Also ahead of you on the Strand are The Royal Courts of Justice. Commonly called the Law Courts, this building houses the High Court and Court of Appeal of England and Wales. Designed by George Edmund Street, who died before it was completed, it was built in the 1870s and opened by Queen Victoria in 1882. It is one of the largest courts in Europe. The courts within the building are generally open to the public with some access restrictions depending upon the nature of the cases being heard. The Central Criminal Court, widely known as the Old Bailey after the street it stands on, is about 1⁄2 mile to the east and appears later on in this walk. That is a Crown Court with no direct connection with the Royal Courts of Justice.
Turn left onto the Strand and walk in a West direction and turn right along Aldwych, Map Point 2.
Continue around Aldwych and turn right into Kingsway. Turn right again into Portugal St, then left into St Clements Lane, follow this round to Portsmouth St. This area is home to the London School of Economics & Political Science, or LSE.
LSE first opened its doors in 1895 in three rooms in 9 John Adam Street, close to the Strand, London. LSE was the brainchild of Sidney Webb (1859-1947) supported by his wife, the social investigator Beatrice Webb (1858-1943), the political scientist Graham Wallas (1858-1932) and the writer G Bernard Shaw (1856-1950). All four were members of the Fabian Society. “The special aim of the school will be, from the first, the study and investigation of the concrete facts of industrial life and the actual working of economic and political relations as they exist or have existed, in the United Kingdom and in foreign countries.” LSE Prospectus, 1895. From the start, the school was open to men and women and welcomed students from overseas.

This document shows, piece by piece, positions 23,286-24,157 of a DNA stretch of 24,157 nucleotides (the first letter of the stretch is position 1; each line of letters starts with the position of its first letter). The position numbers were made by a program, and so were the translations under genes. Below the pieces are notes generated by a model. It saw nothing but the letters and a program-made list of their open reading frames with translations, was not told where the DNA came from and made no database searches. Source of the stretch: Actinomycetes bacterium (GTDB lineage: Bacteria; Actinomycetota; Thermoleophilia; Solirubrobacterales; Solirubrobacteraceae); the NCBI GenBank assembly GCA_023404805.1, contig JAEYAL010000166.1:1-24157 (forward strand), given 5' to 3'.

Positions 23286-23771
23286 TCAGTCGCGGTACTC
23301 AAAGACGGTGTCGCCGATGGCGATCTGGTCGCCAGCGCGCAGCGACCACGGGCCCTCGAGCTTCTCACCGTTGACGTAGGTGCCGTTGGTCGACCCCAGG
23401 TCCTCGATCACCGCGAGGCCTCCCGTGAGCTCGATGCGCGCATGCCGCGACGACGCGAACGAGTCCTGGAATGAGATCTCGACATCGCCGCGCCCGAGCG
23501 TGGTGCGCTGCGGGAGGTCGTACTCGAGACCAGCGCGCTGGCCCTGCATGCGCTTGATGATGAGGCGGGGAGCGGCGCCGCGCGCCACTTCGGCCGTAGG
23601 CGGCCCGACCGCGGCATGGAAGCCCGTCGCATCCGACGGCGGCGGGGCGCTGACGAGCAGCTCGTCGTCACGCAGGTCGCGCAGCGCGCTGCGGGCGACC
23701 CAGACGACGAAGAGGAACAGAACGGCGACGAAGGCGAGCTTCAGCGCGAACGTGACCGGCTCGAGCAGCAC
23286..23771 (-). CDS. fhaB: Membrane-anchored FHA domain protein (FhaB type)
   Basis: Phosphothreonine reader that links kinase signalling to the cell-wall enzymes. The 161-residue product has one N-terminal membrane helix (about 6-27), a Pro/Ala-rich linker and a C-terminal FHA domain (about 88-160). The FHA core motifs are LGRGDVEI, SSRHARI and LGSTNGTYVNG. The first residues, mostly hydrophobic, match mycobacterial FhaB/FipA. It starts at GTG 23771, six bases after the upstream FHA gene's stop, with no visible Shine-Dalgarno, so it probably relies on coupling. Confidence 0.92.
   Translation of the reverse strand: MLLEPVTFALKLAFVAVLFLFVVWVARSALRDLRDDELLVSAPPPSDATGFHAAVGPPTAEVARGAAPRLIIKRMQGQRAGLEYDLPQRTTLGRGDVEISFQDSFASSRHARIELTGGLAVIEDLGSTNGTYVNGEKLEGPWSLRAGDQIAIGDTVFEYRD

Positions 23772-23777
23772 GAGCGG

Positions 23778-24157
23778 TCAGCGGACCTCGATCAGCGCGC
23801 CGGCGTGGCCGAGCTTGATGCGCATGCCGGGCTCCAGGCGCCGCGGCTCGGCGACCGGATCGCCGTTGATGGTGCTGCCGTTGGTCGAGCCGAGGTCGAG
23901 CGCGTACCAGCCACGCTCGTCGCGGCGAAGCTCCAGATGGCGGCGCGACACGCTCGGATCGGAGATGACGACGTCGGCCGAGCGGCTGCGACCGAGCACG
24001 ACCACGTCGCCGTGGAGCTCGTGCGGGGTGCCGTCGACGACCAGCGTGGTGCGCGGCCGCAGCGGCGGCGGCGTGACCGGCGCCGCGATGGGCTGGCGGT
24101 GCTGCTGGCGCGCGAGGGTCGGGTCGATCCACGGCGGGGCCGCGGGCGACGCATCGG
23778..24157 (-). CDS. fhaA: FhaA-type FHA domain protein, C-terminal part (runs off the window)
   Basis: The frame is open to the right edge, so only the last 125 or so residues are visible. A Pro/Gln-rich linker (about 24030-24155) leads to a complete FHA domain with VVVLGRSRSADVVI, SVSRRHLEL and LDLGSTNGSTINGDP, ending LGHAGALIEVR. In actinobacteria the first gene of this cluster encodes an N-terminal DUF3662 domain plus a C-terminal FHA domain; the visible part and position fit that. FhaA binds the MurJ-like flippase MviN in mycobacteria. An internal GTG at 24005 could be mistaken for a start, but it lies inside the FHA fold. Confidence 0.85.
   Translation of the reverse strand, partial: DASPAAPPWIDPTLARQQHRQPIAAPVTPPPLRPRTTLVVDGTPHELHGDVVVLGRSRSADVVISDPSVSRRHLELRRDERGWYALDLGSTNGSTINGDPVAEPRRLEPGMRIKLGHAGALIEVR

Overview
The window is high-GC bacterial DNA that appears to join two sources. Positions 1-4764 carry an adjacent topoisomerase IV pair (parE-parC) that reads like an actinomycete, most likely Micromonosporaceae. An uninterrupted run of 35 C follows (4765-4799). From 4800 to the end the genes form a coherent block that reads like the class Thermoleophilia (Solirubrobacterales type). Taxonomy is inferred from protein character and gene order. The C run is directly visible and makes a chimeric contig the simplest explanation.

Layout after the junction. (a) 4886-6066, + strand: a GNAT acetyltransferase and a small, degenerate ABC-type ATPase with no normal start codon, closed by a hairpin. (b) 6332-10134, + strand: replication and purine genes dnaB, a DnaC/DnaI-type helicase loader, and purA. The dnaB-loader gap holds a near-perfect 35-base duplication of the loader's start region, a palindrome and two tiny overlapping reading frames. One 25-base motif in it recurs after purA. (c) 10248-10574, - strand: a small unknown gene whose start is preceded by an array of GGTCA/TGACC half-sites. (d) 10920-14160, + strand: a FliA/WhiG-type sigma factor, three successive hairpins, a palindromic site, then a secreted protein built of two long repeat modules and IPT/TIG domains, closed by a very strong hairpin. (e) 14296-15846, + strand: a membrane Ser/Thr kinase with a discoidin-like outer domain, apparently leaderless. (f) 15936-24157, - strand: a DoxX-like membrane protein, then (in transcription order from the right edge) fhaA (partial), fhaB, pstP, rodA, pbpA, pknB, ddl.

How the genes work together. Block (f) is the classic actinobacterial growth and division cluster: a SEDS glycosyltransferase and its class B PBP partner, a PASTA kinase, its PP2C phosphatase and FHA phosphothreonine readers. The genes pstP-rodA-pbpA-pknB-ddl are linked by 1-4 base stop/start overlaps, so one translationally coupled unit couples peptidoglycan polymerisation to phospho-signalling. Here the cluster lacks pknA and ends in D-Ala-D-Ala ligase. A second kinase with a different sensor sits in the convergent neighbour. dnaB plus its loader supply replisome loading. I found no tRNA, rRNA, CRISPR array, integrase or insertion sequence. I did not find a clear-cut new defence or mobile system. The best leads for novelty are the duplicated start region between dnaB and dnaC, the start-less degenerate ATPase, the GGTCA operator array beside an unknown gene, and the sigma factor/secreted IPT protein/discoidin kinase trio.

Turn left into Portsmouth St. On the corner opposite you is The Old Curiosity Shop (Map Point 3).
This stands in the historic Clare Market area of London. It was named after the food market which had been established in Clement’s Inn Fields, by John Holles, 2nd Earl of Clare. Much of the area and its landmarks, such as the Old Curiosity Shop, were immortalized by the famous author Charles Dickens. Parts of the London School of Economics now occupy the iconic site.
Turn left into Portsmouth St, and follow it to Lincoln’s Inn Fields, the green park area you will see across the road on your right.